Traditioning, learning the usual way to do ordinary things, starts early and has a long life. Parents pass on Gospel values like compassion and forgiveness, along with traditional practices like cleaning teeth and table manners. But religious practices, such as saying night prayers and grace before meals, lighting a candle before a religious images and so on, seem to be the domain of mothers and grandmothers. Maybe it’s just another tradition, that in the world of God and spirit and emotion, women are more comfortable than men.
Women don’t so much teach faith as embody it, and the way we do that has changed enormously in my lifetime. Women’s spirituality, unlike that of males, is relational and in touch with personal vulnerability. Maria Harris writing in Dance of the Spirit, says that “women’s spirituality takes seriously the major issues in their lives and the major elements in their daily experience; issues such as brokenness, connection and power, elements such as love, work, death.”
You may have seen that wonderfully human and distinctly feminine TV series, Call the Midwife. Along with their medical bags these young midwives brought with them knowledge and professional experience. Cynthia Bourgeault calls women who tradition others into religious spirituality, midwives of the Spirit, ‘working within the raw materials of the physical world, giving “birthing” and “body” to the names of God so that the invisible becomes visible.’ Mary Ruth Broz and Barbara Flynn describe such women as Midwives of an Unnamed Future in their lovely book of the same name.
Spiritual midwives are in a privileged position. Whether as spiritual directors or informally companioning another in their search for God or answering a child’s questions about God, they are helping to birth something new, something unique for the Church in our time and for our world.
Possibly the greatest gift women can give to the Church today is to break the silence in which they were traditioned, to project their voice into the wider Church. We have the life experience to pass on the gifts that we have inherited from the long line of women whose spiritual blood courses though our veins. We are called to share our truth with other women, especially those who find that their faith has pushed out to the margins.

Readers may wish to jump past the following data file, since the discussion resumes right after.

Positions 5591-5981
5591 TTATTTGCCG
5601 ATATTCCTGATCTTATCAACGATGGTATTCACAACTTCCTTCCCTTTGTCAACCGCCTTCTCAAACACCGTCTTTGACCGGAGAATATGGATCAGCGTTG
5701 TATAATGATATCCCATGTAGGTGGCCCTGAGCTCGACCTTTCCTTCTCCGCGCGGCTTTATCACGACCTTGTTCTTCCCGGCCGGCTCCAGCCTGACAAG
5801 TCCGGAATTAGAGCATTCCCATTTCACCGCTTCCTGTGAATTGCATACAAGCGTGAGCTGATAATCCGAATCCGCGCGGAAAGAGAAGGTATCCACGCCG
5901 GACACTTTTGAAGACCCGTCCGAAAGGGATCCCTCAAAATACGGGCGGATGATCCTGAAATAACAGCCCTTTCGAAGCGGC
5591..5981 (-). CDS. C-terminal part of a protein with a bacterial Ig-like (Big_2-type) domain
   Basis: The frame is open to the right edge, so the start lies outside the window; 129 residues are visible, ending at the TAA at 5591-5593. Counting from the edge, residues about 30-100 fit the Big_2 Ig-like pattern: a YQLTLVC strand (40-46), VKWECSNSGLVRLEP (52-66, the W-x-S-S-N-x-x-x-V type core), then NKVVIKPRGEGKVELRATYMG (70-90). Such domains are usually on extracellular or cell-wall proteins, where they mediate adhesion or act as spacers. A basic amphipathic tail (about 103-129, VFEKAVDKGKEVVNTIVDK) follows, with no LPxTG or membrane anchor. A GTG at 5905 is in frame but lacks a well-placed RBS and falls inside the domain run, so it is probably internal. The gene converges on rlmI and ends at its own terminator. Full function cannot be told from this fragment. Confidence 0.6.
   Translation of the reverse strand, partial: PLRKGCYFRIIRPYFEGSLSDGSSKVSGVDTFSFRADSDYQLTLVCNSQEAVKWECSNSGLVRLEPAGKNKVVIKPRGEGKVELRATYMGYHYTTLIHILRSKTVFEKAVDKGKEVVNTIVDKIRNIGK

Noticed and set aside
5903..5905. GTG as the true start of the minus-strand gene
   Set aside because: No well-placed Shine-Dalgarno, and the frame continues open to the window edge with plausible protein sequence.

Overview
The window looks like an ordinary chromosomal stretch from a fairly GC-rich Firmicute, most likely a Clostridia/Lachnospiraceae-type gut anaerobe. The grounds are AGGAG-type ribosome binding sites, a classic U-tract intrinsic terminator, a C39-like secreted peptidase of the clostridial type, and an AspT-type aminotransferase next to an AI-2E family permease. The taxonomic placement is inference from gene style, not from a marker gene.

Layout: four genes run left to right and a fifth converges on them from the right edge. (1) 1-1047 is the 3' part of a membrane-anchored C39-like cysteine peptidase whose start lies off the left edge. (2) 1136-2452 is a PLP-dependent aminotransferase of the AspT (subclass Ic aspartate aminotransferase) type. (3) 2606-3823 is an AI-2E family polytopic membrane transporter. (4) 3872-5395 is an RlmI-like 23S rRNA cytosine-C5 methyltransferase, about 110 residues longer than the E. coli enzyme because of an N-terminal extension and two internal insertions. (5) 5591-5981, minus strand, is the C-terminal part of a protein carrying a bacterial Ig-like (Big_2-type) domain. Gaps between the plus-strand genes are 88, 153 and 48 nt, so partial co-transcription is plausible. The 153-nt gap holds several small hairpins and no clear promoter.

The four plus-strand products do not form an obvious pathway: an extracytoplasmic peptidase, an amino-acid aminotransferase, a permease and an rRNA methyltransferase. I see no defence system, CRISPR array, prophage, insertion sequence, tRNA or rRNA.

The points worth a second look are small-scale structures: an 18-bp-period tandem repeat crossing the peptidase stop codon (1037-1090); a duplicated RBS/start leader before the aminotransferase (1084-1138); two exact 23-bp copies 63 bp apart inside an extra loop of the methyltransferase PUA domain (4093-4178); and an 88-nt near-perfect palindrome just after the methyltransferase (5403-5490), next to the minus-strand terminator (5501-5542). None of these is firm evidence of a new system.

When Pope Francis says that he is “convinced of the urgency of offering spaces for women in the Church” and that he wants a “more widespread and incisive female presence” I am disappointed that he isn’t talking about ordination. I see no reason why women cannot be ordained, but I am realistic enough to know that such a move will not occur in my lifetime. Praying the pain and injustice of that has enabled me to recognise that women picking up their prophetic voice and giving it words is an important step into an unnamed future.
This is a challenging time to be Church as women like myself discern opportunities to pass on to others the Pentecost Fire. Life rarely comes to birth without a struggle and often we are not aware of what is being born through us. Women around the world are feeling empowered to speak out about what they see as their God potential. Echoing the voices of Teresa and Catherine, Juliana and Hildegarde, and powered by the silent desires of generations of women, they give voice to the voiceless and thread harshness with compassion. They have been, and sometimes still are, our midwives of the Spirit. We walk in their footsteps even as we branch out into the unknown.
Click on Connexions to read a Gospel reflection for each Sunday in Ordinary Time, Year B